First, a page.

Support Legislative Issues: Felons and South Beltway
This has been a busy legislative session for the Lincoln Independent Business Association (LIBA).
We are supporting LB84. This bill will incentivize employers to give people who have committed felonies a second chance. One of the major reasons convicted felons end up back in prison is because they have a difficult time finding employment once they are released. A study by the Manhattan Institute found that statewide rates of recidivism range from about 31–70%, while the rates for those placed in jobs shortly after their release ranged from 3.3–8%.
Prison crowding is a major concern in Nebraska. According to the Nebraska Department of Corrections, Nebraska’s prisons are at 162% of its design capacity. The Governor’s budget requests $48 million for two new high-security units at the Lincoln Correctional Center to help with overcrowding, but this will only yield 384 news beds, and will not be completed until 2023 at the earliest.
It is time to try some new and innovative ideas to reduce the emergency overcrowding situation. Making it easier for felons to find jobs upon their release is one of those ideas. LB84 will give employers a tax credit for employing felons who have served their time.
LIBA also supported LB616. This bill could save as much as $10 million from the project costs for the South Beltway, and move up the timeline for the completion of the project by four years. While LIBA supports this bill, we support it as a pilot test case because we see an urgent need for the South Beltway because of public safety concerns.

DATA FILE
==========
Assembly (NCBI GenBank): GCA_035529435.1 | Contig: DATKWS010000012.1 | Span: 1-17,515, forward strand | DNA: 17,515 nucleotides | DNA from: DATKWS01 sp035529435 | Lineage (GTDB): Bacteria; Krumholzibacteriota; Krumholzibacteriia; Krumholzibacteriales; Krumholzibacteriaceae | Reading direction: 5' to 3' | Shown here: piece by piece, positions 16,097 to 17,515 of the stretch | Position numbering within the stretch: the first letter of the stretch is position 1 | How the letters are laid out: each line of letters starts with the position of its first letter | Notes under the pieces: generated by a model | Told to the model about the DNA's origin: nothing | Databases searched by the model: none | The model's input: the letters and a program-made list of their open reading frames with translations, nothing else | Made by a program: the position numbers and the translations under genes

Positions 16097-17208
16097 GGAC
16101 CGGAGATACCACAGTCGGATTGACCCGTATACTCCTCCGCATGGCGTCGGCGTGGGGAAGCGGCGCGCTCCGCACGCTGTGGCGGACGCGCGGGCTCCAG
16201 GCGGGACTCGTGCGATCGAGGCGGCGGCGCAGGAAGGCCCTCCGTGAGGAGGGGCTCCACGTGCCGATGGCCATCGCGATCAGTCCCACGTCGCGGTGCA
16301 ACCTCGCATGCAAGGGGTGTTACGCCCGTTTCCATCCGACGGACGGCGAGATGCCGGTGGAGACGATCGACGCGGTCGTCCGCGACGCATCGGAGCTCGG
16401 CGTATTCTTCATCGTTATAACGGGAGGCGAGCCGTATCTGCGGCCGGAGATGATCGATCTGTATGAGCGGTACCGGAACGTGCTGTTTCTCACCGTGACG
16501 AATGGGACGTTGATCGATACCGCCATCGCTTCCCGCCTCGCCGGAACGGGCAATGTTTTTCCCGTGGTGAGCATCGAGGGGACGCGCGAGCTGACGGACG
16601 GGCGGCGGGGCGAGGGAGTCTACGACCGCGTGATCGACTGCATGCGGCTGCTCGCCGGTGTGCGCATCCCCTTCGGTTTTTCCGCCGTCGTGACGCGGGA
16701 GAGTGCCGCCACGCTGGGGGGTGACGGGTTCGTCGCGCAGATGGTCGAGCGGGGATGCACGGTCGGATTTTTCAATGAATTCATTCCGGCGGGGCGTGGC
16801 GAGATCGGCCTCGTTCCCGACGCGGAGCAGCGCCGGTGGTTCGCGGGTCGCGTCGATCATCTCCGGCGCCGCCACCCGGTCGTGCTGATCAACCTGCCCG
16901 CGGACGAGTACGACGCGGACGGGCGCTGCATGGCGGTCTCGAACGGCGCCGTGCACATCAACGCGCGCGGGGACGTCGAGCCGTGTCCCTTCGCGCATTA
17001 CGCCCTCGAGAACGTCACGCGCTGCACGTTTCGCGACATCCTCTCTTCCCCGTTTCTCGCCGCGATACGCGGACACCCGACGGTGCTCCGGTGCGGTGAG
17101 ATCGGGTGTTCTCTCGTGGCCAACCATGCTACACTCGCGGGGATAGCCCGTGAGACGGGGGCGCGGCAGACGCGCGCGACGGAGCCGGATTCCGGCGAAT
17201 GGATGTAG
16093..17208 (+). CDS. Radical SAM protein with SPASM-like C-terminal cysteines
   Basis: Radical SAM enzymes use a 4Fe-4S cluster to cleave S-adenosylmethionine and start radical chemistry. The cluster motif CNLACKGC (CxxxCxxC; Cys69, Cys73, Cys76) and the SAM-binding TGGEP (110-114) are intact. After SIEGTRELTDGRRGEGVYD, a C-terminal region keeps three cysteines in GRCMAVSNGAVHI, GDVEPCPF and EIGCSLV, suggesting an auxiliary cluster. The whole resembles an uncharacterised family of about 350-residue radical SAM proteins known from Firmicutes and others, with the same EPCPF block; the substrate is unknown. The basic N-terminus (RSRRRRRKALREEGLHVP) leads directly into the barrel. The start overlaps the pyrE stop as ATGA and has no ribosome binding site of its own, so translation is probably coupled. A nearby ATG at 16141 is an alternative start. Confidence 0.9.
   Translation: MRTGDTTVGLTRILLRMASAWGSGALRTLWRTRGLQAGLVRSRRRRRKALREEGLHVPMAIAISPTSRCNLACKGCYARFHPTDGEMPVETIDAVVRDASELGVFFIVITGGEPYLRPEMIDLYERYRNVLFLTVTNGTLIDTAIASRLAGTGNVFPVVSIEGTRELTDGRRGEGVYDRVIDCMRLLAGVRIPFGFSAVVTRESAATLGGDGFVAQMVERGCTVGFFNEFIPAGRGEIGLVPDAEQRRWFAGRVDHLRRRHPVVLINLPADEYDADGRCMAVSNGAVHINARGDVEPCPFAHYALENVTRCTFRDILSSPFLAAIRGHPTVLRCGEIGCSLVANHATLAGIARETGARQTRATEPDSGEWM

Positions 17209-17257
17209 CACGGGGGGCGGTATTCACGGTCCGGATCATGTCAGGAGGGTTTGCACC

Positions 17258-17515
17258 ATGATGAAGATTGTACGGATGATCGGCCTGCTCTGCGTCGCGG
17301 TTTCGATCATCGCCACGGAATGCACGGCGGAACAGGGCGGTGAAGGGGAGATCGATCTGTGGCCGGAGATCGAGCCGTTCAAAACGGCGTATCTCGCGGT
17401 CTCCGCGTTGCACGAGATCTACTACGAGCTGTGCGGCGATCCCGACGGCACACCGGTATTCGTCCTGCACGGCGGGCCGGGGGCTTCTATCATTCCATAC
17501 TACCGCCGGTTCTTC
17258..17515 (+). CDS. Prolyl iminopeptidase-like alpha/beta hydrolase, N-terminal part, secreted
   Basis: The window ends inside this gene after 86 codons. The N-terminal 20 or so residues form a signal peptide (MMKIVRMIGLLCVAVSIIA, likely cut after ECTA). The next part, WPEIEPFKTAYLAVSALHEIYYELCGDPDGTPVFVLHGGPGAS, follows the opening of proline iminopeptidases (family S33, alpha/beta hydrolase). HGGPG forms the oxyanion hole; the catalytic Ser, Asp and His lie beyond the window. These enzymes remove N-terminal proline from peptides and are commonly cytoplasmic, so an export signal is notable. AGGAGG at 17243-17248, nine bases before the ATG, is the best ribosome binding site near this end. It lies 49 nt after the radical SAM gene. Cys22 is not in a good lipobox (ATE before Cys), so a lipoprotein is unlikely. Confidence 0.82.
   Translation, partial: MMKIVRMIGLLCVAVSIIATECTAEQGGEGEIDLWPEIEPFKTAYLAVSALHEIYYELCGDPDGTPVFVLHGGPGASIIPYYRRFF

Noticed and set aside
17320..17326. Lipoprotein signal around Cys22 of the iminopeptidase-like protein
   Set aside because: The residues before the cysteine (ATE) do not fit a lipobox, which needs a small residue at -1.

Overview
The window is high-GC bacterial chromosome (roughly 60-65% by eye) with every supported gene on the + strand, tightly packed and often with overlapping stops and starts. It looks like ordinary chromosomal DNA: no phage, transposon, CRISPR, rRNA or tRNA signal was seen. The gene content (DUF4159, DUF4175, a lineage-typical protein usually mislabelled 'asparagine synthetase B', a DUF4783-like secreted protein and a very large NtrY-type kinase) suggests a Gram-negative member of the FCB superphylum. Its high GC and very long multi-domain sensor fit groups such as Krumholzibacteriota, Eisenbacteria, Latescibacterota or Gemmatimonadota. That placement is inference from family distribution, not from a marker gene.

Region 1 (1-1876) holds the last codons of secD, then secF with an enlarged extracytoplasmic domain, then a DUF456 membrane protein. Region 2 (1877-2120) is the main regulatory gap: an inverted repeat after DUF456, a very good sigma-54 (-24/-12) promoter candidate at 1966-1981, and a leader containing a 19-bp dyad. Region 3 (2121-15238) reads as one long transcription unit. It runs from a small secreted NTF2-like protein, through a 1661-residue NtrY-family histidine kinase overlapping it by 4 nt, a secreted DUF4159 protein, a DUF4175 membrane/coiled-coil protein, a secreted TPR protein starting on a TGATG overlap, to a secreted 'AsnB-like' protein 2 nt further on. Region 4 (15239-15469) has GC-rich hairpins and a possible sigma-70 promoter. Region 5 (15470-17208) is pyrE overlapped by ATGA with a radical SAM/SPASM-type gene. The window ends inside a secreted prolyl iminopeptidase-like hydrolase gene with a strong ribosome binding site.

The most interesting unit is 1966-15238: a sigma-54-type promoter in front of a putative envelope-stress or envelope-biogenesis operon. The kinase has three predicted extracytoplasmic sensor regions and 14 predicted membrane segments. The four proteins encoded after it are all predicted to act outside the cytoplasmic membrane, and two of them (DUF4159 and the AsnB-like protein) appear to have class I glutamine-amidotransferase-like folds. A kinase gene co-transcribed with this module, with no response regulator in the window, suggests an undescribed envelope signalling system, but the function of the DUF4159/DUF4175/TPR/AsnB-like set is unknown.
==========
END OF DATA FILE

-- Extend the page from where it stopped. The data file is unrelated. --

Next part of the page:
The confluence of commercial heavy truck traffic and local traffic on a stretch of highway with multiple signalized intersections has resulted in Nebraska Highway 2 in the city limits of Lincoln facing serious safety issues.
Just a few years ago, for example, Lincoln was faced with a truck accident that shut down traffic at 56th and Highway 2 on a Husker game day when a truck carrying a total of 34,000 pounds of radioactive waste had a container slide loose and strike the truck cab. Fortunately, the radioactive waste was fully contained, but the incident provides a clear example of the dangers posed by stop-and-go heavy truck traffic in Lincoln.
Over the past two decades, there have been 6,101 accidents along Highway 2, and 22 accidents involving one or more fatalities. Of these, five directly involved semi-trucks. Pedestrian crossings on this major highway create even further risk as middle school students cross seven lanes of traffic at the intersection of 48th Street and Highway 2 to attend classes at Pound Middle School.
Fast tracking the construction of the South Beltway will not only benefit Lincoln, but also the entire state because it will free up funding and resources for roads projects in other parts of the state. We would not advocate for wholesale changes in the way our state funds road projects, however, this is a good pilot test case to see if the savings are realized.
LIBA studies and promotes these types of issues that are important to businesses and our community. If you have an interest in joining LIBA, please call me at (402) 466-3419. LIBA membership is not restricted to just businesses. We also have “individual” memberships for those who want to help influence our local government decisions.
For more information on LIBA, visit Liba.org.